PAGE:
Adults with higher incomes are also feeling the economic pinch, as nearly four-in-10 (39%) with household incomes of more than $75,000 per year said they feel less financially secure than they did one year ago.
“Regardless of socioeconomic status, many consumers are still feeling the aftershocks of the past recession,” said Jackie Warrick, President and Chief Savings Officer at CouponCabin.com. “With the lessons of the past few years fresh in their minds, it’s important now more than ever for consumers to be financially savvy. Even though current conditions are tough, it’s time to go back to the basics of budgeting, saving, and planning for the future to ensure financial stability.”
A variety of different hurdles are contributing to financial insecurity among U.S. adults. When asked why they don’t feel financially secure, respondents said the following:
• Live paycheck to paycheck – 59%
• Underpaid at my current job – 41%
• Unexpected expenses always pop up – 40%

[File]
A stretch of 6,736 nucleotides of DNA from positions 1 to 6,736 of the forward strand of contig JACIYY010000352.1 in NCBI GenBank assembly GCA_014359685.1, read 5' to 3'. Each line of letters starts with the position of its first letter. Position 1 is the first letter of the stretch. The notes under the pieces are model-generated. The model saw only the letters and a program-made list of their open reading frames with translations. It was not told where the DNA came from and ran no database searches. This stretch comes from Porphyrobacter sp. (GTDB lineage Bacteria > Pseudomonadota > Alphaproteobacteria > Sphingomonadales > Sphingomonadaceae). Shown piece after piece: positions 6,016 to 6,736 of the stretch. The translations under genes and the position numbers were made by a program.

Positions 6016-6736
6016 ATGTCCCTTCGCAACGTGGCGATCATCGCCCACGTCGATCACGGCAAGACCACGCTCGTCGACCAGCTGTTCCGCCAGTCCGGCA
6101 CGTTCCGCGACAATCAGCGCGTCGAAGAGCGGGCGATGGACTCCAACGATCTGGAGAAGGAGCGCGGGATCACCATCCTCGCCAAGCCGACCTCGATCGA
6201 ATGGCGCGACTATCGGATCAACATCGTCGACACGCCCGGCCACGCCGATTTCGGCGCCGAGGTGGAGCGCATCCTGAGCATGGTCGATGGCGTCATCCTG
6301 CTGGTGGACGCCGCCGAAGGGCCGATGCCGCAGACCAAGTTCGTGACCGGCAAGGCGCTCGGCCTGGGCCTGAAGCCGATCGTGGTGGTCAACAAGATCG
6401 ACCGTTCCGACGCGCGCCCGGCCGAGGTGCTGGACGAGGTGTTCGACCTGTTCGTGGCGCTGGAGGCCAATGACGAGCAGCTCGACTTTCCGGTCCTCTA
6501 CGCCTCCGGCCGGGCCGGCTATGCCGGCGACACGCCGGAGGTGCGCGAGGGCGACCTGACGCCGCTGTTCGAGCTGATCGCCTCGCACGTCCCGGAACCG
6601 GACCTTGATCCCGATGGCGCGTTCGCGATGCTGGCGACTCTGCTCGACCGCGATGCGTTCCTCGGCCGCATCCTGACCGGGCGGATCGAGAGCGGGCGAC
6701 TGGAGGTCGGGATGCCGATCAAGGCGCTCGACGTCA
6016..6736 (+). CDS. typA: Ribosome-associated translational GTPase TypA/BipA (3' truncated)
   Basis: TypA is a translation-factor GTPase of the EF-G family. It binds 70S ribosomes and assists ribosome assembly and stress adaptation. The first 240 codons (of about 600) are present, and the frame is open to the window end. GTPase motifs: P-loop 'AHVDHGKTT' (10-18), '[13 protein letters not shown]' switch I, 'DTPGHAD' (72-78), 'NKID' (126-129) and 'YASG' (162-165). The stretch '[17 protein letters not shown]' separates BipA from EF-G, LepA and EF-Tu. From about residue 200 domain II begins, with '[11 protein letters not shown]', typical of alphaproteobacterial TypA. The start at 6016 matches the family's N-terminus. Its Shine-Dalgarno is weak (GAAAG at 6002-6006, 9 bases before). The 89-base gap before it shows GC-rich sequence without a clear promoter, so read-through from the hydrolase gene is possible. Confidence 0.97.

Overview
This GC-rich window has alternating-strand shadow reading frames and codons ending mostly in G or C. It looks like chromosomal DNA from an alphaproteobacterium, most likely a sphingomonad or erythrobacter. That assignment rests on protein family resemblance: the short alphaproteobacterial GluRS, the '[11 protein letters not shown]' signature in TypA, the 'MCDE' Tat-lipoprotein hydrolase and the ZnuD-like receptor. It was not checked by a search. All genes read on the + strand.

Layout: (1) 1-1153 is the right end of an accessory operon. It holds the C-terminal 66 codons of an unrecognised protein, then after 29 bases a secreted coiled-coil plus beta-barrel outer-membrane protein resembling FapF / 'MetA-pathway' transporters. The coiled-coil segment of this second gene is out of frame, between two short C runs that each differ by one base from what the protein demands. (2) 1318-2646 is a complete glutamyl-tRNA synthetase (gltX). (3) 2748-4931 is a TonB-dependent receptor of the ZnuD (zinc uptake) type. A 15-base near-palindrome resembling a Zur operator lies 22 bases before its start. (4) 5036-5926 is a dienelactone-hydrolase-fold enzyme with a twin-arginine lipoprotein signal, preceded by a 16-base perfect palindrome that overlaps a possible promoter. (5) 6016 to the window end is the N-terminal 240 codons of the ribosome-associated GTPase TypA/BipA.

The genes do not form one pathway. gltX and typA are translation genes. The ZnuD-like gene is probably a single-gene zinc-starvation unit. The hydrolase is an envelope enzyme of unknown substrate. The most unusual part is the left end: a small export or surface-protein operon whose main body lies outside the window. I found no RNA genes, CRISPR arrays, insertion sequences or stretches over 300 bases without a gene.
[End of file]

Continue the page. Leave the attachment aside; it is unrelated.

• Can’t keep up with my bills – 35%
• Debt like student loans and car payments – 32%
• Credit card debt – 26%
• The recent stock market ups and downs – 21%
• Amount owed on mortgage – 16%
It's one of the basic fundamentals of being financially secure, yet many U.S. adults said that they put very little money away in savings each month. Nearly half (47%) of survey respondents said they don't put anything into savings each month, while one-in-10 (11%) put away less than $100. On the flip side, nearly one-in-five (19%) report they save $400 or more each month.
For those with household incomes of more than $75,000 per year, they too have trouble earmarking money for the future. Twenty-nine percent of those adults said they don't put anything into savings each month.
The six-month emergency fund, which CouponCabin says is necessary money put aside for six months of living expenses, is another savings difficulty for most U.S. adults. More than half (52%) of U.S. adults said they don't have such a fund, while 40% of those with household incomes of more than $75,000 said the same.
When times get tough, some adults report they tap into their long-term savings plans to get by. More than one-in-10 (12%) said they have taken money out of their 401(k) in the last year to get by, while 15% said they have reduced their 401(k) contributions.
This survey was conducted online nationwide by Harris Interactive on behalf of CouponCabin.com from August 17-19, 2011, among 2,210 U.S. adults age 18 and older.